C++ Logo


Advanced search

Re: Accessing an object with a char pointer.

From: yo mizu <mizu2594_at_[hidden]>
Date: Fri, 15 May 2020 20:33:02 +0900
On Thu, May 14, 2020 at 12:50 AM Christopher Hallock via
Std-Discussion <std-discussion_at_[hidden]> wrote:
>> So is the behavior of the other example below defined?
>> int c = 4;
>> char d = *reinterpret_cast<char*>(&c);
>> The result of the lvalue-to-rvalue conversion would be the value of
>> the int object (4).
>> It is not an object of char, but the value of 4 can be represented by char.
>> If this behavior is defined, and the value of "d" is 4, I think it is
>> at odds with the behavior of many existing compilers for big endian
>> architectures.
> I agree that the Standard makes this example well-defined but, accidentally, with nonsense semantics.
>> And how about the following example.
>> struct E {} e {};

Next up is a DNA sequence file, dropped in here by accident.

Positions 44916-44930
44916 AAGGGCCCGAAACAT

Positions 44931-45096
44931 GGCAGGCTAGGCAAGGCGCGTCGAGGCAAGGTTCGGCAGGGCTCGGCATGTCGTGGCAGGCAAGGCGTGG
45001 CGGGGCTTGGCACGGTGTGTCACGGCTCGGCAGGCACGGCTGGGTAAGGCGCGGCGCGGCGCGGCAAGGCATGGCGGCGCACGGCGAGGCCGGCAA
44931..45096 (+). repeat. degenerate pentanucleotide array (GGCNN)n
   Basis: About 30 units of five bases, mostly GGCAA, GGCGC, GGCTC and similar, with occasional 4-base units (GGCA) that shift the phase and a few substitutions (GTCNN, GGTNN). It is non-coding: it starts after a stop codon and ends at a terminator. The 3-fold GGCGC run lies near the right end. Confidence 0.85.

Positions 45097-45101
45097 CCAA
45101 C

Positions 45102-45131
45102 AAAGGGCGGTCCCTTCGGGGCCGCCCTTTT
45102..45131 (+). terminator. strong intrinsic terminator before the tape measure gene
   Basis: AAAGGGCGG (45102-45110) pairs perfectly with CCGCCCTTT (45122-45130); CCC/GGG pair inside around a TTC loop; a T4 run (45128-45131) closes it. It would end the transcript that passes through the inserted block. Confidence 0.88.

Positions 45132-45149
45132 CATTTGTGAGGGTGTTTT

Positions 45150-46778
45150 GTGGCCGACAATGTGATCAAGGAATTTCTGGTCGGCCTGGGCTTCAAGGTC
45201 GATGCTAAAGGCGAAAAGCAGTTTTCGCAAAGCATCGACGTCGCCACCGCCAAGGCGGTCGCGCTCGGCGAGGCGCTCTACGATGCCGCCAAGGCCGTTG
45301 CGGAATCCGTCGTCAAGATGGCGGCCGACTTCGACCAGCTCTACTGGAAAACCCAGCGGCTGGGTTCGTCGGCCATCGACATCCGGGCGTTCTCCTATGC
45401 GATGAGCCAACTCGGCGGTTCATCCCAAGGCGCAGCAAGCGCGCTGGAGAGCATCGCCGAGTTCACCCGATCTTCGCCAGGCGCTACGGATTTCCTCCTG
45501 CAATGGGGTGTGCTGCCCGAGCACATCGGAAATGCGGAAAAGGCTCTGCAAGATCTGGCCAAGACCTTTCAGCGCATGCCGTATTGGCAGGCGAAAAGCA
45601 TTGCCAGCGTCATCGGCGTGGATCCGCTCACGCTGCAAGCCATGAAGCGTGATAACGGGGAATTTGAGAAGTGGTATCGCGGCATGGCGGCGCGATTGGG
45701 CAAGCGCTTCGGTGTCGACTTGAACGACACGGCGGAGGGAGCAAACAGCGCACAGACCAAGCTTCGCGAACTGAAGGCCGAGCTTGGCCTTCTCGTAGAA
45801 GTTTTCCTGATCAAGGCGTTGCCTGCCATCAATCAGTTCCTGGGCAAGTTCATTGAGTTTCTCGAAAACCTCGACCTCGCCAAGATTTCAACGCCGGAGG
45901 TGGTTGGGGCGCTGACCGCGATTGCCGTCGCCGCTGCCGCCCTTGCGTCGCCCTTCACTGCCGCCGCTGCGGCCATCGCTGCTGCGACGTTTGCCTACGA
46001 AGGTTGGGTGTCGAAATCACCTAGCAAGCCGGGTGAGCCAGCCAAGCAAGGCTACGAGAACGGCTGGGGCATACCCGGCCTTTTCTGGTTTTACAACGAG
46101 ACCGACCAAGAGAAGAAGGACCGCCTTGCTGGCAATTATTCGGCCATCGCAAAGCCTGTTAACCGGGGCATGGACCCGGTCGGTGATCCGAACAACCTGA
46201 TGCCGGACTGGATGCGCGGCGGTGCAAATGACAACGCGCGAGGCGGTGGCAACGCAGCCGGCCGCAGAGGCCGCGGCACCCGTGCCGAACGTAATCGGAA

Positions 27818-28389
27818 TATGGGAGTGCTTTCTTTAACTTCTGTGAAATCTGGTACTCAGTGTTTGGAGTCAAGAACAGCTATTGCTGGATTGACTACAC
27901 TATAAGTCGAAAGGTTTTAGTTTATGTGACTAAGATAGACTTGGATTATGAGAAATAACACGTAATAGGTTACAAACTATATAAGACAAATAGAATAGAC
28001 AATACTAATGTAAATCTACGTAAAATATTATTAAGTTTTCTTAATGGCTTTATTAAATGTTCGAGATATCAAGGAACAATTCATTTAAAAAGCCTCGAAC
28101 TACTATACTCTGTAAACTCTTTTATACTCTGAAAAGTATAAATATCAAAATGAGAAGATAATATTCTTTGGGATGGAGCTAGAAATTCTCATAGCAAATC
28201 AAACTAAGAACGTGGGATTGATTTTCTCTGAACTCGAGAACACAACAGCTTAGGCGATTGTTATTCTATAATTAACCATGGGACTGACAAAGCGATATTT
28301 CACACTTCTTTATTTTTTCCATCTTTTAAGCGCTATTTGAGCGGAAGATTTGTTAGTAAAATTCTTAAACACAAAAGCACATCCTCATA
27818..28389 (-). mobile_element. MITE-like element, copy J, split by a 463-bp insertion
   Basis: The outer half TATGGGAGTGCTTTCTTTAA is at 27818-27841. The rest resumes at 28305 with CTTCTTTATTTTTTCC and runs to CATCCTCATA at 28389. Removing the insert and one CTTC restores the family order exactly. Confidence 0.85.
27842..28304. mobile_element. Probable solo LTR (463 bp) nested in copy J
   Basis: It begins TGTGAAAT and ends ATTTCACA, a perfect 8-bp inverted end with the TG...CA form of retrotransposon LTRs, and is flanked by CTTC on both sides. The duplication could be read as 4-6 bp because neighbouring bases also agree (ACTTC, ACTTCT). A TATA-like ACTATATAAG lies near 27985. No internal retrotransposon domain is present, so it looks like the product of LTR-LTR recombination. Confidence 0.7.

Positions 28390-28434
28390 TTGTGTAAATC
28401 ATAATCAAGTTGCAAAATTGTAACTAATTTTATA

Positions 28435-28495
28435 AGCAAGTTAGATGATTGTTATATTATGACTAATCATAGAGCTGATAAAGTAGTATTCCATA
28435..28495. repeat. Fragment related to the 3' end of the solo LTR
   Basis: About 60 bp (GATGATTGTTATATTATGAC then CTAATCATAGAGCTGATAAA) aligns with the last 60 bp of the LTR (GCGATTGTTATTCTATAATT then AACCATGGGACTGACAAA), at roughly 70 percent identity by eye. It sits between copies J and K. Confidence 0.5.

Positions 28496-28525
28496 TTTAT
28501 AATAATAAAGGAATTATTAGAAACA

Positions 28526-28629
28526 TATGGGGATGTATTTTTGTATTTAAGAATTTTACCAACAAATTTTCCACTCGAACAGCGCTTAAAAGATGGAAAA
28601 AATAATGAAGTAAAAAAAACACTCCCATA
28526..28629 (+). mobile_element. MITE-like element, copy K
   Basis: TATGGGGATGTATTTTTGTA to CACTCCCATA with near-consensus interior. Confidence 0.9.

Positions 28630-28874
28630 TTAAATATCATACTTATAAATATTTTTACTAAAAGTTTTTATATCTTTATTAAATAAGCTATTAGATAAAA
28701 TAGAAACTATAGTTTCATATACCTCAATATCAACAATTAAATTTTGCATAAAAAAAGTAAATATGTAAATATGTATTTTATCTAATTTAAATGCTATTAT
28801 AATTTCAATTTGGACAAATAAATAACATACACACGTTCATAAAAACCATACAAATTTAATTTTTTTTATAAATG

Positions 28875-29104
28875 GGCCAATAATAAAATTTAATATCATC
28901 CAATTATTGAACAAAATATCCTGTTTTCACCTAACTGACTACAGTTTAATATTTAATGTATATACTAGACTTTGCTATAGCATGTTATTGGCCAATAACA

>> char f = *reinterpret_cast<char*>(&e);
>> Is the behavior of this example defined?
>> If this is undefined behavior, what description in the standard is it based on?
> I think the lvalue-to-rvalue conversion and/or the aliasing provision of [basic.lval]/11 is underspecified in this case, but it's kind of moot because we want the Standard to say that reinterpret_cast<char*>(...) simply points to the first byte to begin with.

Thank you for your answer!

Your response shows me that there seem to be a lot of problems with
accessing an object with a char pointer.

In what situations would the above rule be useful?
According to P1839, pointers obtained by reinterpret_cast<char*>(...)
cannot be addable nor incrementable.
If it is not useful, I think the Standard should remove the sentence
[basic.lval] (11.3) after P1839 is merged.

Best regards,
Yo Mizu

Received on 2020-05-15 06:36:17